Ryan Howard Announces Retirement After 13-Year MLB Career with Phillies

Tim Daniels@TimDanielsBRFeatured ColumnistSeptember 4, 2018

PHILADELPHIA, PA - OCTOBER 02: Ryan Howard #6 of the Philadelphia Phillies watches a video of his career highlights during a pre game ceremony in his honor before a game a game against the New York Mets at Citizens Bank Park on October 2, 2016 in Philadelphia, Pennsylvania. (Photo by Rich Schultz/Getty Images)
Rich Schultz/Getty Images

Longtime Philadelphia Phillies first baseman Ryan Howard announced his retirement from baseball Tuesday following a 13-year MLB career.

Howard, who last played in the major leagues during the 2016 season, confirmed the decision in an essay entitled "Thank You, Philly" for The Players' Tribune.

"And that's definitely something I've learned, one way or another, over these last 14 years: How, in baseball, man…you truly do have to take the all of it," he wrote. "You truly don't get your share of the sweet, in this game, without taking your share of the sour."

The Phillies selected Howard in the fifth round of the 2001 MLB draft. He made a quick ascent through the club's minor league system before making his debut late in the 2004 campaign, when he flashed his power potential with two home runs in 39 at-bats.

He captured National League Rookie of the Year honors in 2005 after posting a .288/.356/.567 triple-slash line with 22 homers across 88 appearances.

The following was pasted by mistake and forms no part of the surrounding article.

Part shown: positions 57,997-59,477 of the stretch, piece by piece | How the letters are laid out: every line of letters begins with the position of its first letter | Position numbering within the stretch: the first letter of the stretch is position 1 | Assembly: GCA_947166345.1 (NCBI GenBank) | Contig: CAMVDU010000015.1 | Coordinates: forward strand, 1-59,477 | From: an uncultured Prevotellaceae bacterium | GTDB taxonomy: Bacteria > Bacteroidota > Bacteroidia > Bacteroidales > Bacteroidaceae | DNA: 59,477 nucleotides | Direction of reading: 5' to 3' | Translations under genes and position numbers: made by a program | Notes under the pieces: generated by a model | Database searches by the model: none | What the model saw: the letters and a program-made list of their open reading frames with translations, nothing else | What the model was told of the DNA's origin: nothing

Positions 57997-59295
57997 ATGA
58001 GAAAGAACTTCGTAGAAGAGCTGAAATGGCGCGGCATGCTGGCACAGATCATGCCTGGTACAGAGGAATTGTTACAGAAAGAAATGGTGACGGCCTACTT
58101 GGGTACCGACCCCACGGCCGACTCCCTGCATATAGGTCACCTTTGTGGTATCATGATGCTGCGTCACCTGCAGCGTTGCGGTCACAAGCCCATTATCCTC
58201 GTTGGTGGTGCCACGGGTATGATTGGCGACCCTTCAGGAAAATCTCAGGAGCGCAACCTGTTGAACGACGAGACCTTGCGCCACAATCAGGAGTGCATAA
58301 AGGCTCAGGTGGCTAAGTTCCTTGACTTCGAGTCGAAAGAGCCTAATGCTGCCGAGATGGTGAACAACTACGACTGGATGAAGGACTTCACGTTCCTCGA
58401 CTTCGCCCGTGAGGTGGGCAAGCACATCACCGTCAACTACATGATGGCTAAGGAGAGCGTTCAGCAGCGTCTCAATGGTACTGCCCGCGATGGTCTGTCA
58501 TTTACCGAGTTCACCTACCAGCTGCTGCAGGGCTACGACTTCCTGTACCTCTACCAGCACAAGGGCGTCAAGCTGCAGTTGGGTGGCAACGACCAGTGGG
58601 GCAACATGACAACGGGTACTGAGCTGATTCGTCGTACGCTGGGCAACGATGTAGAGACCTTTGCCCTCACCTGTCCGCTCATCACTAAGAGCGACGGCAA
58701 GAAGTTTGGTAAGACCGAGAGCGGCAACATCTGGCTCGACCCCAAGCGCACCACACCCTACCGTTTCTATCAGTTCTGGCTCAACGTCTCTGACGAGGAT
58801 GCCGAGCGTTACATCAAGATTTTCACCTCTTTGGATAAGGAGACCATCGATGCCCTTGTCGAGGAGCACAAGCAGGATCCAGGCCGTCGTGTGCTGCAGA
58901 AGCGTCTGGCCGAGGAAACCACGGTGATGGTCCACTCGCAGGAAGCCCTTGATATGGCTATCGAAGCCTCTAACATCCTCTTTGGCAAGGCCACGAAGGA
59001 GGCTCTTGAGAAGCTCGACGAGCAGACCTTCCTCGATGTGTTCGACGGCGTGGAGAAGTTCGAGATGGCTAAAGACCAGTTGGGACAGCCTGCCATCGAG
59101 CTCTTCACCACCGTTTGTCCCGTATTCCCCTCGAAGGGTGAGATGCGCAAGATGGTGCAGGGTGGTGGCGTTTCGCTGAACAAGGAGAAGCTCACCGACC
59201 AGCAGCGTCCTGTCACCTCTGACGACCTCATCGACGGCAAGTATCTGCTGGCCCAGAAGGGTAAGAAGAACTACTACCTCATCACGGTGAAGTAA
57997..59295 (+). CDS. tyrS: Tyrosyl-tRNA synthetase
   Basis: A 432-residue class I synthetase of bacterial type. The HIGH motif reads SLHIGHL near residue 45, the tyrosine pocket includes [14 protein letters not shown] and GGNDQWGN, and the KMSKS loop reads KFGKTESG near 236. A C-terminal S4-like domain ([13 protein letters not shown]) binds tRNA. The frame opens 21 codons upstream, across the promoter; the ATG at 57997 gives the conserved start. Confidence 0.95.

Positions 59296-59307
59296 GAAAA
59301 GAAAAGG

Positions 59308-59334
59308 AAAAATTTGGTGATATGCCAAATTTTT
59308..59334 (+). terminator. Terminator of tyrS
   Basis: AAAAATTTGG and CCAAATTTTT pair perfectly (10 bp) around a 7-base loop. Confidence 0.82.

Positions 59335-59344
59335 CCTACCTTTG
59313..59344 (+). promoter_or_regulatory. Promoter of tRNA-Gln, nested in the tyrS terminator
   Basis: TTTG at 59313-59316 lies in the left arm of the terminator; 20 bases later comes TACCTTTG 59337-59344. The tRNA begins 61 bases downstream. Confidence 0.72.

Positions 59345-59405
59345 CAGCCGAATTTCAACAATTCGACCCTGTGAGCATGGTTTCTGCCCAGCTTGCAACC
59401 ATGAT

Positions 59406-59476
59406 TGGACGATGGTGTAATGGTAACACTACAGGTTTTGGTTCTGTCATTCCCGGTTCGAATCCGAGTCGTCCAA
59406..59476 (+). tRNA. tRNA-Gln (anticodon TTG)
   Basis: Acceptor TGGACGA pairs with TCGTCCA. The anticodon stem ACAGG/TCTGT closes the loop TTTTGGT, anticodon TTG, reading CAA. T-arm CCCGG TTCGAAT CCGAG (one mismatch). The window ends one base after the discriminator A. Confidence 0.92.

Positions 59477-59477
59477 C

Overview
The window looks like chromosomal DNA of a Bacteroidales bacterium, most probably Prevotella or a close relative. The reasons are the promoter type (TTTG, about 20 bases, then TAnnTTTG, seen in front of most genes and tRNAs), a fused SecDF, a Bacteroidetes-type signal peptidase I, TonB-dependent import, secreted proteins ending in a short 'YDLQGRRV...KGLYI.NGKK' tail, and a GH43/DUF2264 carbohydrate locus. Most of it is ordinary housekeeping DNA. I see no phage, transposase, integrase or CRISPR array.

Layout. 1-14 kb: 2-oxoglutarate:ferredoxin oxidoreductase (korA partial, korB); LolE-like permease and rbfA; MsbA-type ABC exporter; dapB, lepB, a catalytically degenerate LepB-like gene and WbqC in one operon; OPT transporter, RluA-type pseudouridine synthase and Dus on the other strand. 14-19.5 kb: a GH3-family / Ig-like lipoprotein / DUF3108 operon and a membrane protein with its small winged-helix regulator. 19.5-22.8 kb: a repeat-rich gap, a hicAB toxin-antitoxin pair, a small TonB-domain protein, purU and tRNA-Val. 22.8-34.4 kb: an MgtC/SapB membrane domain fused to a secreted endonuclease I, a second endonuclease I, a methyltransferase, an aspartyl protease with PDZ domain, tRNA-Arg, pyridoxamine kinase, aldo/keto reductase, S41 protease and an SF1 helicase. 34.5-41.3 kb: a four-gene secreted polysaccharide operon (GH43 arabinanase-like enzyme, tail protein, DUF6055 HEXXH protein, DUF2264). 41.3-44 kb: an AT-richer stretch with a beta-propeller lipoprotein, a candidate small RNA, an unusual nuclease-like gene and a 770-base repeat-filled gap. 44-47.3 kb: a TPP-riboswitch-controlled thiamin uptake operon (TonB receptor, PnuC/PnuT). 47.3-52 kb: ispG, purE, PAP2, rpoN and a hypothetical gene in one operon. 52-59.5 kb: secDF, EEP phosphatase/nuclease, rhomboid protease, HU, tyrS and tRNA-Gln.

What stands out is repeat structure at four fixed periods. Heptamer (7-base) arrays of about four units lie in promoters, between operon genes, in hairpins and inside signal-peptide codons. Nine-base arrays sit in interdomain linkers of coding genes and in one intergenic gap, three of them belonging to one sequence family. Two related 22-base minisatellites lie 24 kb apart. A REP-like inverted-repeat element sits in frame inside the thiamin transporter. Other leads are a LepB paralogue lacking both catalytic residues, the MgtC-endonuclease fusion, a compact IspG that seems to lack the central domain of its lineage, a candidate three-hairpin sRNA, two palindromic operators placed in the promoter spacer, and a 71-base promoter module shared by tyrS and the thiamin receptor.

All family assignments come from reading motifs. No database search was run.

One year later, he was named the 2006 NL MVP after racking up an MLB-high 58 home runs and accumulating a career-best 1.084 OPS in 159 games for Philadelphia.

Howard, who spent time in Triple-A for the Atlanta Braves and Colorado Rockies in 2017, also features a 2008 World Series title, three All-Star Game selections and a Silver Slugger Award on his resume.

"It's been a wild ride…and I'm glad that I got to stay on it for as long as I did," Howard wrote. "Which I guess has really also kind of become my overall perspective on things: How, when it's come to these last 14 years of mine—nothing has ever been easy for long, and nothing has ever been perfect for long.

"But I wouldn't have it any other way."

He finishes his career with 382 home runs—the second-most in Phillies history behind only fellow team legend Mike Schmidt (548)—1,194 RBI and 848 runs scored in 1,572 MLB games.


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